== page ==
Tag Archives: piracy

Forward from the Sea…and Land

The EU agreed in March to conduct counter-piracy on land.

On the east coast of Africa and along the southern Arabian Peninsula, the U.S. has been waging a campaign against pirate and terrorist targets from naval forces offshore. Early reports today detail European militaries’ first counter-piracy operation ashore. A helicopter from EU Naval Force Somalia’s Operation Atalanta struck a pirate base camp in Somalia’s Mudug region and destroyed several pirate skiffs and other supplies stowed on a beach.

Britain’s The Telegraph gives a detailed account:

The dawn raid, launched from one of nine European warships patrolling off Somalia, was aimed at “making life as difficult for pirates on land as we’re making it at sea”, an EU military official said.

A helicopter flew low along the beach with a door gunner on mounted machine gun troops firing at the targets below.

The operation was ordered after weeks of surveillance from maritime patrol aircraft and other surveillance aircraft circling above the pirates’ known hideouts.

Best not to leave your things unattended.

Five small attack boats with powerful outboard engines were “rendered inoperable” and pirates said that the strike also hit drums of diesel and a weapons store.

The attack involved troops from several of the European navies including seven frigates currently patrolling off Somalia, from France, Germany, Italy, Spain, the Netherlands and Portugal.

Officials said it was “a European mission” and would not specify from which warship the strike was launched.

But not all efforts against piracy and terrorism in the region involve strikes from the sea. In addition to the use of U.S. Navy SEALS, Afloat Forward Staging Bases, naval vessels and naval aviation assets, the U.S. is also using land-based air power. A report in The Aviationist (h/t Danger Room) describes the role of the Air Force and an F-15E squadron in augmenting the drone strikes in the region. The ring around the Indian Ocean is proving to be a perfect test bed of low-intensity power projection concepts and technologies.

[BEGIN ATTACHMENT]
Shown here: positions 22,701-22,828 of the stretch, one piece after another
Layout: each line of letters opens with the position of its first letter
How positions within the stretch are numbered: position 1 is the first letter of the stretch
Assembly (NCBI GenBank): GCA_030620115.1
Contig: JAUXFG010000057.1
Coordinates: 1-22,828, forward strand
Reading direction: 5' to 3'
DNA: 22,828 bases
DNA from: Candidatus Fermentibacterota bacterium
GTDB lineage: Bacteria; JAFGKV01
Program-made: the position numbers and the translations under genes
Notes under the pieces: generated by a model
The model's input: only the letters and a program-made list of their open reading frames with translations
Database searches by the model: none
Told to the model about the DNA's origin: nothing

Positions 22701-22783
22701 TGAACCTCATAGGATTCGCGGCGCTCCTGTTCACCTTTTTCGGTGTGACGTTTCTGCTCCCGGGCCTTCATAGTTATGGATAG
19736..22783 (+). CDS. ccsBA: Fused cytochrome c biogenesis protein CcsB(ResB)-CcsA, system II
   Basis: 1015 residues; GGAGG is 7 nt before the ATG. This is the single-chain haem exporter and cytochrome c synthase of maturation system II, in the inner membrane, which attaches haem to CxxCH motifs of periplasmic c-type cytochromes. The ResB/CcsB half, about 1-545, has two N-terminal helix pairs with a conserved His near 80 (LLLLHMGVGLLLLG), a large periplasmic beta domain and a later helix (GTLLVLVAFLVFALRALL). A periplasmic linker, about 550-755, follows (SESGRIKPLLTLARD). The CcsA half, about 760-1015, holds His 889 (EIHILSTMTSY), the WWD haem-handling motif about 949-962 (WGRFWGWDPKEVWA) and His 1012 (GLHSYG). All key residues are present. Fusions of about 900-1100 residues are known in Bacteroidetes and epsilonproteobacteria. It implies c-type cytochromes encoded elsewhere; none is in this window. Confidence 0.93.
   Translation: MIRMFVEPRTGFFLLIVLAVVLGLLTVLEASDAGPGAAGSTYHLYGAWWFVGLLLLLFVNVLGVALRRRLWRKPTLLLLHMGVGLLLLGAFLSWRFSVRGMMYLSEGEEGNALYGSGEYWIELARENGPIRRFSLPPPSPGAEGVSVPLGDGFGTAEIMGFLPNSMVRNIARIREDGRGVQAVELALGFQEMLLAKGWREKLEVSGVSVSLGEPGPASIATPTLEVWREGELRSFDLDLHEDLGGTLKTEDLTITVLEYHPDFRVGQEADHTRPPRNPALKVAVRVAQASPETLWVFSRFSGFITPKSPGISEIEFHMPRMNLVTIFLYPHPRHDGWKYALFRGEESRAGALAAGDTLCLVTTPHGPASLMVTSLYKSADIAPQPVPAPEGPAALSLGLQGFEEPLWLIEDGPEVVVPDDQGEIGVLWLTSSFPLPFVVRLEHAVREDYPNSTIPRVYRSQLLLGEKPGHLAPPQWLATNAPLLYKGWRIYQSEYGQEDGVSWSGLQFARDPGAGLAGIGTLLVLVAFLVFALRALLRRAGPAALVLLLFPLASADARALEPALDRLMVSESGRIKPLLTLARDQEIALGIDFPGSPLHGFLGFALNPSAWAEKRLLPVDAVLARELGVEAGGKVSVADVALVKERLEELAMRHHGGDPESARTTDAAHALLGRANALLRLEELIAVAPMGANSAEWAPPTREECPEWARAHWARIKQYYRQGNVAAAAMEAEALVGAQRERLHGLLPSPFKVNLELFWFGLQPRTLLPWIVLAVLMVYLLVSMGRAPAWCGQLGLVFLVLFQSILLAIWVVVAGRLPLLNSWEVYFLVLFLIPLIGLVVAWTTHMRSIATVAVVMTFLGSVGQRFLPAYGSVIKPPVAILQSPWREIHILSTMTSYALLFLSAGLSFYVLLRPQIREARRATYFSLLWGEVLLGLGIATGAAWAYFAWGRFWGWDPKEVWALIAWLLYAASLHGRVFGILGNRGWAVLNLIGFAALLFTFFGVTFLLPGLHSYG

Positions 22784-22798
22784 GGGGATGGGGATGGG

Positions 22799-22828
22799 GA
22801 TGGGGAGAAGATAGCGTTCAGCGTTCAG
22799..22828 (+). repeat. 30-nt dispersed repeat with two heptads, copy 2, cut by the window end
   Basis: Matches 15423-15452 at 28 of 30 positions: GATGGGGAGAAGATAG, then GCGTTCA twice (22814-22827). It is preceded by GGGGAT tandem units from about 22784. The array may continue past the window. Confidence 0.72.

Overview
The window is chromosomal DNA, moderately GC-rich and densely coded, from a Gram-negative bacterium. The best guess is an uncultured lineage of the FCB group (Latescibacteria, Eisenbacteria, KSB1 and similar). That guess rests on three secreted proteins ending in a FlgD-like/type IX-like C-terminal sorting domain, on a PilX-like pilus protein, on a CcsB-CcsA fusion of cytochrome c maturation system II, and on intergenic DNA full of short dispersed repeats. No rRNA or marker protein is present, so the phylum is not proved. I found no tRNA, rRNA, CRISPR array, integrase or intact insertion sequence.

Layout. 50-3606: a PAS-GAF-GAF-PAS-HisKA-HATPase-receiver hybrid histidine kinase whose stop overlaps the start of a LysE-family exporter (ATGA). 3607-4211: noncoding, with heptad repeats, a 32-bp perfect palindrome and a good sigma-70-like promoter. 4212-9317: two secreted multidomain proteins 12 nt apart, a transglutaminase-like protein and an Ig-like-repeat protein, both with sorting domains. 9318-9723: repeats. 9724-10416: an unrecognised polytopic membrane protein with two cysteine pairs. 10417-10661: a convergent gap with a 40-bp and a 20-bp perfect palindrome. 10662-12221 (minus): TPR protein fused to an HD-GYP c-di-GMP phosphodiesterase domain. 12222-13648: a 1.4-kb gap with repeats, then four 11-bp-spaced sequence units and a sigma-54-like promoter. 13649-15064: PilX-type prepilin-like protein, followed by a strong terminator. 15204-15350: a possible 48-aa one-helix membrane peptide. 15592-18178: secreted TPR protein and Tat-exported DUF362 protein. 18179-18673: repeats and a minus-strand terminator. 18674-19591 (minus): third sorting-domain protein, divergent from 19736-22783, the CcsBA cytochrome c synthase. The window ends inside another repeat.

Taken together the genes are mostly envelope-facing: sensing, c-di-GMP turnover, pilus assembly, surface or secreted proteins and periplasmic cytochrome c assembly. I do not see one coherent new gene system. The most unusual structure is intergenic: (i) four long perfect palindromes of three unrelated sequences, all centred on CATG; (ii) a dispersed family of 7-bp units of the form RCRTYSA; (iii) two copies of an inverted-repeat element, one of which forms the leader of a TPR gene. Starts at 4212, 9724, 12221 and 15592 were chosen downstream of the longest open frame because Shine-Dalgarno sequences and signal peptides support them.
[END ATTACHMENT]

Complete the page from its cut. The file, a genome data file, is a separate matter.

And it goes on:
Happy Mothership Day!

“Mom, I’m about to go through a tunnel….”

While we Americans at CIMSEC were busy calling our mothers, taking them out to lunch, building them their own self-propelled, semi-submersibles – you know the usual Mother’s Day stuff – we didn’t want to leave you without a little reading material….so over to the Gulf of Aden and Arabian Sea!

 

At Information Dissemination, Chris Rawley highlights al-Qaeda in the Arabian Peninsula’s use of amphibious tactics in their revenge assault for the killing of Fahd al-Quso, who helped plan the USS Cole bombing.

 

He also mentions a group of Somalis arrested on Yemen’s Socotra Island, a well-known pirate haven, who were learning to scuba dive. While he implies this may have been in preparation for a terrorist operation in Yemen, hijacking ships at anchor for profit is the more likely motivation. News sources describe the suspects as pirates rather than terrorists (but Chris is right, never hurts to be alert to new threats).

 

Nonetheless, most piracy in the Gulf of Aden, Arabian Sea, and Somali Coast areas occur against vessels underway, (and those that don’t usually forgo the trouble of so thoroughly disguising the assault) so it would still be a notable change in tactics.

 

A mothership always loves a call from her skiffs.

Speaking of Socotra Island, gCaptain details three recent pirate attacks from at least one mothership in its vicinity. Two employed armed security teams and repelled the incoming skiffs. The third became the first oil tanker successfully taken in over a year.

 

But there’s also good news. BNO News reports the Dutch navy’s HNLMS Van Amstel’s Lynx helo spotted a dhow mothership off the Somali coast. The 11 pirates were compliant after the Dutch made radio contact, and were seized through a combination of “RHIBs, fast motorboats, [and] a special boarding unit consisting of marines” under the protection of Van Amstel’s Lynx. The operation also freed 17 Iranian fishermen hostages.

 

Meanwhile THA – Daily News describes how the Turkish navy executed a similar operation on Saturday. A helo from the frigate TCG Giresun (ex USS Antrim) spotted a hijacked vessel off the coast of Oman prompting the Giresun to launch a boarding netting 14 captured pirates and seven freed Yemeni sailors.

 

And as food for discussion – The National is reporting that Convoy Escort Programme (CEP), a British company backed by the Lloyds of London insurance family, is planning a private navy of 18 ships based in Djibouti. It will consist of 7 ex-Swedish navy fast patrol boats and 11 former offshore supply vessels. CEP will offer to escort convoys along the Internationally Recognized Transit Corridor between the Red Sea and Arabian Sea – takers will forgo insurance premiums and instead be covered by CEP and its Lloyd backers.